• The Center for Public Integrity has an excellent series of articles on how prisons exploit prisoners and their families. How do they do it? Through banking. If you have a family member in prison, and you have to send them money, get ready to be exploited by the banks that have the contracts to "facilitate" the process. See stories on who makes money of prisoners' families,  how the debit cards slam them with various exorbitant fees,  financial gouging, the no-bid contracts the banks get, and learn a bit how the reporters uncovered much of this racket. 
  • The self-help and advice industries always do well in the bad economy. Telling people how to save money in obvious ways and often condescending ways can be a moneymaker for the scam artists and advice gurus peddling their stuff. A favorite item that they love to tell you as a tip is to cut back on your lattes. However that piece of advice may well just be a big pile of bullshit. Read why here via the New York Magazine. On a side note, if you want to read more good advice from bad people, there is a book for that
  • And in the ebola news we promised, it turns out pharma stocks may start doing well. You see, ebola is one of those diseases that Big Pharma really does not have an incentive to try to cure (there is a statement for not making health care a for profit operation). Here is the explanation: "Ebola lacks many of the characteristics that give private pharmaceutical companies an incentive to invest. It afflicts a small number of people, most of whom are very low-income individuals living in very low-income countries. That means that even if a company did spend the millions or billions of dollars necessary to develop a treatment, it would deliver it only to a limited market with extremely constrained financial resources." Well, with the recent outbreaks, and the possibility the disease might afflict white people in places like the U.S. (the horror), well suddenly Big Pharma may find people who can actually pay for any medication. It works like this: "If American insurers and European governments are going to want to buy Ebola drugs, pharmaceutical companies are going to want to produce them." Read the full article from New York Magazine here.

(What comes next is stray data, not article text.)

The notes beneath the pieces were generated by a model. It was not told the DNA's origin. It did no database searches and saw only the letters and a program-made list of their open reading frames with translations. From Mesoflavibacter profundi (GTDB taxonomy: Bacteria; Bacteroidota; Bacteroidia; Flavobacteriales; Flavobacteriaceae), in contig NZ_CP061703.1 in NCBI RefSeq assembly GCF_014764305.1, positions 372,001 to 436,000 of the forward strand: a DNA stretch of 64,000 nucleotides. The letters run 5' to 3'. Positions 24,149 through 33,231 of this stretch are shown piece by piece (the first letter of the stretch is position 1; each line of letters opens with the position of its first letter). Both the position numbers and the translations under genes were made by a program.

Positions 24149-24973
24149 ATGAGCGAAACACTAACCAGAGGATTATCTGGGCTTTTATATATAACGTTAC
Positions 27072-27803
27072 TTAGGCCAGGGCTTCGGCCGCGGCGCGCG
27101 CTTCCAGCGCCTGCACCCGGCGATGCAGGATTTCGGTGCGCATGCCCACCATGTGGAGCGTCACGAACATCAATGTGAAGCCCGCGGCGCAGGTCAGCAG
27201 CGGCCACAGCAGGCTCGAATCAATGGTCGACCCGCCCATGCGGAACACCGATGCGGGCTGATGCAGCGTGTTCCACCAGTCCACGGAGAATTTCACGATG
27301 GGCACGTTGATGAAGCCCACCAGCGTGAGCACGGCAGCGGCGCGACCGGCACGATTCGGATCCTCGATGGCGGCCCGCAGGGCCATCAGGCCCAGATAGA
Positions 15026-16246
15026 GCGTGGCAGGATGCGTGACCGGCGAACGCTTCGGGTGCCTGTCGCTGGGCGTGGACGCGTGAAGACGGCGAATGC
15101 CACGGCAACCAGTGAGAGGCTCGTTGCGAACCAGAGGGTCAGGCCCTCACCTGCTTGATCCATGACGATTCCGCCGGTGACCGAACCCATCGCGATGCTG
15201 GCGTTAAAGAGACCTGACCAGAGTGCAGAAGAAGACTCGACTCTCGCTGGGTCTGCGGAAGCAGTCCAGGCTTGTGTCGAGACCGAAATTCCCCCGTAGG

On a final note, let's see how the uber rich have been doing:

  • Well, many of the uber rich do not have to worry about blending with the hoi polloi when it comes to flying. They have their own jets. However, if the jet is in the shop, they still have options for not mixing with the common masses. They can book a private suite on Singapore Airlines for the bargain price of $23,000.
  • On the other hand, some uber rich have not been doing well in the bad economy. How bad have things gotten? So bad that not even Ben Bernanke can refinance his house. Yea, a little ironic that one of the engineers of the current economic clusterfuck is not a victim of that clusterfuck (though I am sure in the end he will land just fine, unlike millions of other people). Story via Crooks and Liars.
  • And finally, for the uber rich, turns out the economy is so bad even some of them have to use public assistance like WIC. Now, if you need to use the safety net because things are bad, I don't begrudge that. The problem with his asshole politician is he was doing so while earning a six figure salary. Yes, the bastard, a Republican politician (you know, the hypocrites who love to whine about the poor as parasites) was cheating the system meant to help the rest of us. And best part? How do we know? His ex revealed the scheme when he scorned her. Read the details over at Juanita Jean's. This was good to pass up.